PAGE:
Wednesday, July 23, 2014

CSF day 4

In case you were wondering what CSF stands for, committee member Cédric Fournet pointed out that according to google "CSF 2014" is the 4th canine science forum ( ), co-located with the first feline science forum. Here in Vienna we don't have quite as many adorable puppies but we did have two exciting invited talks on Tuesday, one of which had a picture of a kitten that made the whole room laugh.

The day opened with E. Clarke reflecting on the history of model checking before announcing his retirement. That talk took a bit of effort to follow as I wasn't familiar with the various combinations of temporal quantifiers - does AG imply AF or the other way round again? - but I caught the gist of it and it's impressive just how far we've advanced in solving practical instances of what's supposed to be an undecidable problem. The idea I caught is that instead of reasoning about a particular system, you define a set of axioms that you'd hope your system to have and express them in a suitable logic, then verify properties on the level of axioms alone. Anything you can prove here must hold for any model of the axioms, so all that remains for your concrete system is to enforce the constraints of the axioms and you know a lot about what your system will or will not do.

The second invited talk on Tuesday was Acquisti's "Privacy in the age of augmented reality." This took us through a number of experiments performed to explore people's attitudes to privacy. In one experiment, students were asked questions such as whether they'd cheated in exams, which they could also decline to answer. One group was told their results would only be shared with other students, another group that lecturers may see the results as well. As expected, the second group declined to answer more often. But this was just the control - the question was, how much of a time delay do you have to insert between giving people a privacy statement (whether or not lecturers can see the results) and asking the questions, for the difference in declined answers between the two groups to disappear? The answer, it turns out, is about 15 seconds.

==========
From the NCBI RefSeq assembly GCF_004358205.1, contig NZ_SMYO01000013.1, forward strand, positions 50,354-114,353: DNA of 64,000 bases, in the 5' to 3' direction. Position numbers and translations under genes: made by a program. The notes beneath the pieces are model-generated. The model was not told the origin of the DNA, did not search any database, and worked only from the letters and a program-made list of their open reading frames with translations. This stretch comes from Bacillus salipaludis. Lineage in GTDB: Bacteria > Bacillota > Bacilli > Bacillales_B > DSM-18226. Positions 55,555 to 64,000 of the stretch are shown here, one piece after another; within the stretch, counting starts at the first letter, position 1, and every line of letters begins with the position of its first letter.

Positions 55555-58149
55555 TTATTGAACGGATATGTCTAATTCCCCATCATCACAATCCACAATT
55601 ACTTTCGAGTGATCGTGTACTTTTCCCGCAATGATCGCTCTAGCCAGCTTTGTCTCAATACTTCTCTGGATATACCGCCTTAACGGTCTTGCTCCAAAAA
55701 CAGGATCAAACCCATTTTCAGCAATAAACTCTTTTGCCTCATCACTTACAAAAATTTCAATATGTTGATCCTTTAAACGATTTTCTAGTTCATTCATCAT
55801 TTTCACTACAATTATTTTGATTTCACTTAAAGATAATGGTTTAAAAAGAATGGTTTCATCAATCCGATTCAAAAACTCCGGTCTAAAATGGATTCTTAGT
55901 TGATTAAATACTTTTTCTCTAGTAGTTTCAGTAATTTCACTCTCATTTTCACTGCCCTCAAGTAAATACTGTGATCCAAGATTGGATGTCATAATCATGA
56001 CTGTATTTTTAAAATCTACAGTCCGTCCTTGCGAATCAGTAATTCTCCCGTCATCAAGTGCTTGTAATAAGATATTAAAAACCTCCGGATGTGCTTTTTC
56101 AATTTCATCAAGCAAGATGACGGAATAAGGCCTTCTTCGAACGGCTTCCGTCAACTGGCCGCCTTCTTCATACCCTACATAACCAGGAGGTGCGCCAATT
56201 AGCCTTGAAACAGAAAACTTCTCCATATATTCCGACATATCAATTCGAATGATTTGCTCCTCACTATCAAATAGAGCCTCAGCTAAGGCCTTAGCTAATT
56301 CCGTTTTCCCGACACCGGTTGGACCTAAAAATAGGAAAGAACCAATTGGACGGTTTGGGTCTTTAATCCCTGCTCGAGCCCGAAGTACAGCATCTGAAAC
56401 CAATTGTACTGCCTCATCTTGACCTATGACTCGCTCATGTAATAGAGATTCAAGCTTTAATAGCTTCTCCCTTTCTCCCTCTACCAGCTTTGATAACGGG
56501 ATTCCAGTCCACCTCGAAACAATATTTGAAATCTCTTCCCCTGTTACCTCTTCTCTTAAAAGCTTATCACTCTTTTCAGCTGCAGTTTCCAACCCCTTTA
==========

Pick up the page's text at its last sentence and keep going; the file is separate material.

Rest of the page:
In another experiment, researchers set up a number of fake facebook profiles with "unique" names and sent out job applications in these names using the same template to many employers across the US. The facebook profiles between two groups in the same experiment differed in one protected characteristic, so any difference in the response rates implies that employers (1) are looking up candidates' facebook profiles (if only by searching for the name - all these profiles were public) and (2) whether consciously or not, are discriminating based on information they should never have.

The result - sexual orientation didn't make a statistically significant difference anywhere. Religion however did: while in Democrat and "mixed" states there was no significant difference, in a Republican state saying that you're Muslim on your facebook profile all but guarantees you won't even get a response to your CV. For some reason they didn't consider gender in this experiment, but one could also argue that the existence of gender discrimination in hiring is proven beyond all reasonable doubt already*.

The augmented reality part involved an experiment to see just how good face recognition and data mining have got nowadays. Based on a sample of around 100k public facebook profiles linking names to pictures, Acquisti's group constructed an app that lets you point your phone at someone and take a photo, then uploads it to the cloud and tries to find them - if successful, it displays the name as an overlay on the screen. Within about a minute, they could in some cases find not just the name but also the date of birth and most digits of the social security number - can't quite remember what the thing about the encoding of SSNs is but it's somehow linked to a public register of births and deaths. In case the app wasn't creepy enough, google glass was mentioned as the next platform they wanted to look at.

* The following, while not statistically significant on its own, is one example:

No comments:

Post a Comment